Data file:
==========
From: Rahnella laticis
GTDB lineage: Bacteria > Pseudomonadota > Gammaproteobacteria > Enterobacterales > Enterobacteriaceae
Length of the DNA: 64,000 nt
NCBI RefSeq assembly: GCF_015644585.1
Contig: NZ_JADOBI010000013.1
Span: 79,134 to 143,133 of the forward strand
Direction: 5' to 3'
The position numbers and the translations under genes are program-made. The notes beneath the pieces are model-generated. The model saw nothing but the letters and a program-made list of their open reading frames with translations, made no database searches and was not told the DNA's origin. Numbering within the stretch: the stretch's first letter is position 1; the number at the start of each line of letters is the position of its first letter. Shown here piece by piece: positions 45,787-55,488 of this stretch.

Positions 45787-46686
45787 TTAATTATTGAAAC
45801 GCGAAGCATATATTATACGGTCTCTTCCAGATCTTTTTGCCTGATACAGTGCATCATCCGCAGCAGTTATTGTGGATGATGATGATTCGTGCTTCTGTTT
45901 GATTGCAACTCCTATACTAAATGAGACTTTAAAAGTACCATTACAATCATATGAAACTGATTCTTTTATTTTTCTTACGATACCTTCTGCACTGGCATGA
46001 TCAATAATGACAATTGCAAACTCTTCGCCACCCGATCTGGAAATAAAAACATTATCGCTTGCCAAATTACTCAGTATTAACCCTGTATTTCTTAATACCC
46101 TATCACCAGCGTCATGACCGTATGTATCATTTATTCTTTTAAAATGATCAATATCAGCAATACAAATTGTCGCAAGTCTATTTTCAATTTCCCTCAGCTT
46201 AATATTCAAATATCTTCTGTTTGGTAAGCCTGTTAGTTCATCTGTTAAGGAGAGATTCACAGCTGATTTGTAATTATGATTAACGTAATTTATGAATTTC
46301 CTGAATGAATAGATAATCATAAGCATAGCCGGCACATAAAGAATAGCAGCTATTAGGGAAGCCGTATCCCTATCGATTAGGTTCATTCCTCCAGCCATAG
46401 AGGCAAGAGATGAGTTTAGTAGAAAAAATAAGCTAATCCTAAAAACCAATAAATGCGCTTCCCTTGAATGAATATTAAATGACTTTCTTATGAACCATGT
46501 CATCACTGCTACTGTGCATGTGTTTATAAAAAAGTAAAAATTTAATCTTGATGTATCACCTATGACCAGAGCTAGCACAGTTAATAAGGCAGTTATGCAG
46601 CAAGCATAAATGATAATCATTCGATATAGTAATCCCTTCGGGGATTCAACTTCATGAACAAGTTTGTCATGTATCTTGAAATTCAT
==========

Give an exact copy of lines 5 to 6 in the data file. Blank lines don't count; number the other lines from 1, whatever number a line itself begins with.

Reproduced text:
Contig: NZ_JADOBI010000013.1
Span: 79,134 to 143,133 of the forward strand